On the way to the minehead they were met by an elf who spoke briefly with Finwe before taking her leave, leaving the adventurers to clash with Roden and undead near the old rockface. Down into the pit face they found a dwarf matching the description of their hirer’s brother, whose foot had been chewed off by a particular Roden. He told how the Roden had poured out of the mine after they’d broken through the rockfall that had blocked the entrance of the cave, joined by their Dverge minions. Asking for their help to sort this ratty problem, he directed them towards an explosives cache he knew off whilst some of the adventurers tried to venture into the mine. But the warren of tunnels and the limited light soon dissuaded them and they set off after the gambolling Roden and their ‘pets’.
They were beset by a Necromancer and his brethren and undead followers, butchered a cluster of Roden who were trying to remake their lives in the wonderful bright world of ‘up’ and came to a farmhouse that had been overrun by the rodents. Everything edible had been stripped, including the people, and a trail of scuffles and undead led the party onwards.
They found the explosives cache and retrieved a working bomb (cue Fortescue carrying it, cackling and declaring “I have a bomb” several times). They had a run in with the local rat-catcher who was being overrun by Roden led by their necromancer, but with the mage dead the Roden were happy to stop and dance to the ‘music’ coming from the rat-catcher’s pipe. Eluriel was able to obtain two of his smaller rats from his belt, laid them to rest, and had a little snack as the rat-catcher began to lead the company back to a mine entrance.
They had a vague plan of luring the Roden back into the mine and sealing them in – not exactly solving the problem so that the dwarves could work the mine but at least removing the threat of marauding Roden from the local populace! However things did not go according to plan. The Roden and the undead rolled the party and Fortescue was struck down, dropping the bomb. Hissing and spitting the black box bubbled away merrily to itself as adventurers scattered, and Fortescue was patched up by his friends. Seeing the bomb upside down, seeing his friends under threat by the waves of creatures issuing from the mine, Fortescue did the heroic Traldan thing – he said “Tralda” and did something foolish to save everyone.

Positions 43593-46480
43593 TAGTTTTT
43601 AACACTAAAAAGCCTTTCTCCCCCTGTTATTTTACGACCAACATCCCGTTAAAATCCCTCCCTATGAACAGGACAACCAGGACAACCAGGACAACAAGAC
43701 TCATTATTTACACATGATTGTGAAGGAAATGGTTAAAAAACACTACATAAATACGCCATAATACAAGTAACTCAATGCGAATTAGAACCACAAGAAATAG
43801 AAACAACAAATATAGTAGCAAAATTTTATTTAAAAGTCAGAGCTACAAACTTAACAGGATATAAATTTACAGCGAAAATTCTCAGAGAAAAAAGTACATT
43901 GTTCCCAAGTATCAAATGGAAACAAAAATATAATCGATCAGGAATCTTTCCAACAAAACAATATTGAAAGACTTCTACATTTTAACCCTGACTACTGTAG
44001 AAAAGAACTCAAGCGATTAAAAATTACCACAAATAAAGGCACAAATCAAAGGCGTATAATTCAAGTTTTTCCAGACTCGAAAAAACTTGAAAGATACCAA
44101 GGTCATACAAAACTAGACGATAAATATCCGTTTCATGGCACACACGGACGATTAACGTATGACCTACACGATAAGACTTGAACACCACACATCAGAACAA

Running through the scattering adventurers with the bomb, muttering Tralda, he scrambled up the hillside to stand over the mine entrance, loudly cried “Tralda!” and slammed the bomb upside down onto the wide keystone over the mine entrance. His arm was blown away, the ground gave way under him, and he was tumbled into the mine with the collapse of the stones at the mine entrance. Inside the mine the Roden was blocked in with their undead and Dverges. Outside the adventurers realised Fortescue was missing, the realisation that he was likely trapped behind the rubble hitting them hard.
Inside Fortescue lay a crumpled heap of bloody flesh. Outside the mages began frantically digging for their guildmate, Erulisse directing them to prop the tunnel they dug before they get trapped in a rockfall. Clawing a hole in the last of the rock Erulisse was able to teleport Fortescue back into the sunlight before they beat a hasty retreat, collapsing the rest of the tunnel behind them atop the Roden that flooded out.
But for all their efforts Fortescue lay cold upon the ground, the bleeding slowing to a trickle until it stopped. Ivers and Maximillian carried his corpse back to town as many of the party entered an angry debate about his resurrection / laying to rest, which was not fully resolved even when they met their hirer and made their report. The dwarves were not pleased to be denied the mine, but were glad to know of the fate of their brethren and the return of their maimed brother who gleefully waved the hat of the Roden who’d chewed off his foot (and who the adventurers had killed).
Fortescue will live again (to the disgust of Longstorians and Kharachians alike I am sure), but his adventuring life is over. Tralda bless the heroes of Ithron!